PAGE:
Down with performance reviews!

Down with performance reviews!

Down with performance reviews!

I’m not an expert. I’m just a guy who likes to think about stuff.

How many of you enjoy performance reviews? Me neither.

When I worked in corporate America, I couldn’t stand the ineffectiveness of performance reviews. For me, a performance review went like this. At the end of the year, my boss would ask me to fill out a self-evaluation, and he’d fill out his own evaluation of my work. I’d send him my evaluation and we’d meet to discuss both evaluations. I found out pretty quickly that there’d be a problem if the evaluations didn’t match up.

I’m typically hard on myself. I always think I can improve. The self-evaluation had sections that were ranked 1 to 5 – 1 being deficient and 5 being excellent. I ranked myself a 2 on nearly all the sections. Bad move. When I met with my boss to discuss the evaluations, he had ranked me a 4 on many of the sections. He said that the discrepancy would raise a red flag with HR. One of us must be completely delusional as to my abilities! What was delusional is that someone actually thought that a performance review was a good idea.

Typically, employees have to wait a year to have a formal review of their work. Why a year? I remember my first performance review like it was yesterday. I was hired in April. For the entire year, I didn’t hear a peep from my boss on my performance. No news is good news, I thought. I couldn’t be more wrong. I strode into my performance review confident, only to learn from my boss that my work wasn’t cutting it. The only nice thing he had to say about me was that I showed up on time. He couldn’t have brought up his gripes earlier? My example may be an extreme one, but it illustrates the point that a formal review at year’s end with no feedback beforehand is useless.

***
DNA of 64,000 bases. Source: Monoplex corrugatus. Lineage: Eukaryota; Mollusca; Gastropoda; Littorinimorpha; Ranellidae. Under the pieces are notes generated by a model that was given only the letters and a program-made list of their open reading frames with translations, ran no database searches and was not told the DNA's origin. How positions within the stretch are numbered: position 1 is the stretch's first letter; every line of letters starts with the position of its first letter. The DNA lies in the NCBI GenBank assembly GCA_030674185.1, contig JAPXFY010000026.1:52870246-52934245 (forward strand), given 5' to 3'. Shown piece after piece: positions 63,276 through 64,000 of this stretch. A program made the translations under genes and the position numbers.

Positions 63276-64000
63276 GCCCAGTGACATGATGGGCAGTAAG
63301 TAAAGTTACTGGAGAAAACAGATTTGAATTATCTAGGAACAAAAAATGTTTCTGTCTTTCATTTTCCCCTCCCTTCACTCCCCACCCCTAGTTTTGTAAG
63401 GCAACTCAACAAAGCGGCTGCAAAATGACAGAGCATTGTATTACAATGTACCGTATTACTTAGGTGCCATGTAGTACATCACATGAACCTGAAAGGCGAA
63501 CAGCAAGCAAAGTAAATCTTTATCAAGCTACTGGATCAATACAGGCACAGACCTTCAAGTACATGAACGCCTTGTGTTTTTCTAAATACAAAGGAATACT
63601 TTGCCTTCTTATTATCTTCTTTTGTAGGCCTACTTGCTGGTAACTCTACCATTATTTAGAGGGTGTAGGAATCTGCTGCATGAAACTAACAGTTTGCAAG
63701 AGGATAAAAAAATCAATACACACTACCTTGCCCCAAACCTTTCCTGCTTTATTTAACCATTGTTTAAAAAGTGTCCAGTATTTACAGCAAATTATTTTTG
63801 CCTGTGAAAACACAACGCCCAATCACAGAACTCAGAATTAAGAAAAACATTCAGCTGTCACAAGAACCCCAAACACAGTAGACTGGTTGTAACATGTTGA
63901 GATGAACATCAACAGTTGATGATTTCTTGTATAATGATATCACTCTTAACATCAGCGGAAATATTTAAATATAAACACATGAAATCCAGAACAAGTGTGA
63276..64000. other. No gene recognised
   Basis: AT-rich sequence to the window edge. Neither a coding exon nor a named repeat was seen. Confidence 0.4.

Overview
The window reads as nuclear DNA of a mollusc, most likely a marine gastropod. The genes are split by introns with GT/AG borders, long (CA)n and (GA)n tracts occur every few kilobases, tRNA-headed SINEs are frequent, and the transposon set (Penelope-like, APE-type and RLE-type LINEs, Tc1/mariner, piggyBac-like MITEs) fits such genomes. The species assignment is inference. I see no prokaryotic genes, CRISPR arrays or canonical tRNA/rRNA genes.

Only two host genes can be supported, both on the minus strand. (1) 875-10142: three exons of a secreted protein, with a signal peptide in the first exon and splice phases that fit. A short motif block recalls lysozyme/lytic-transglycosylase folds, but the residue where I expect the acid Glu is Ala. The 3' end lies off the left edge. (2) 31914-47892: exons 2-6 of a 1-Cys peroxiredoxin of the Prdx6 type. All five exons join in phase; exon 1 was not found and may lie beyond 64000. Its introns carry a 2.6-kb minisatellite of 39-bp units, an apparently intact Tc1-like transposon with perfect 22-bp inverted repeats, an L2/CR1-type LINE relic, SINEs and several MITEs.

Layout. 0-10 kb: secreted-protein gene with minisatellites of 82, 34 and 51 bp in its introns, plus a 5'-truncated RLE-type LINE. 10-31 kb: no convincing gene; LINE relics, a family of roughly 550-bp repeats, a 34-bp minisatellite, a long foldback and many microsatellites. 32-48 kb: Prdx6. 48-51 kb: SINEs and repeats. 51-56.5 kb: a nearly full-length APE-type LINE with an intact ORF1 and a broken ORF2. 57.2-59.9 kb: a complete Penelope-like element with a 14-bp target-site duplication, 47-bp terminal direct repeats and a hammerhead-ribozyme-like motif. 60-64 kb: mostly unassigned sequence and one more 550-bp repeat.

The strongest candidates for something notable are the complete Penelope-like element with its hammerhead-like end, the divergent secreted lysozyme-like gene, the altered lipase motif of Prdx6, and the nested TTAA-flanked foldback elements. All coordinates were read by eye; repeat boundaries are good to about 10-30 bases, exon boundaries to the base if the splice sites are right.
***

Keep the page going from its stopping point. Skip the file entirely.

Typically, the performance review is the time when employees can make their case for a raise. Some companies won’t even entertain talk of a raise before then. Why? What if you find out you’re severely underpaid and want that to be addressed immediately? You have to wait a year to address it? Doesn’t seem fair to me.

I think the biggest beef I have with performance reviews is that they judge you based on goals set a year ago. But as we all know, goals change. Business strategies are often in flux. Your goals from January may be completely different from the ones in December. Which ones will you be evaluated against?

Performance reviews need to disappear. Not only are they stress-inducing, they’re not especially useful. If someone’s work needs improvement, don’t wait until the end of the year to let him know. If someone deserves a raise, award it. Goals change. Someone may spend a lot of time and effort on goals that are tied to a raise, only for those goals to be eliminated with a shift in business strategy. The employee won’t be rewarded for those goals, and that’s not fair.

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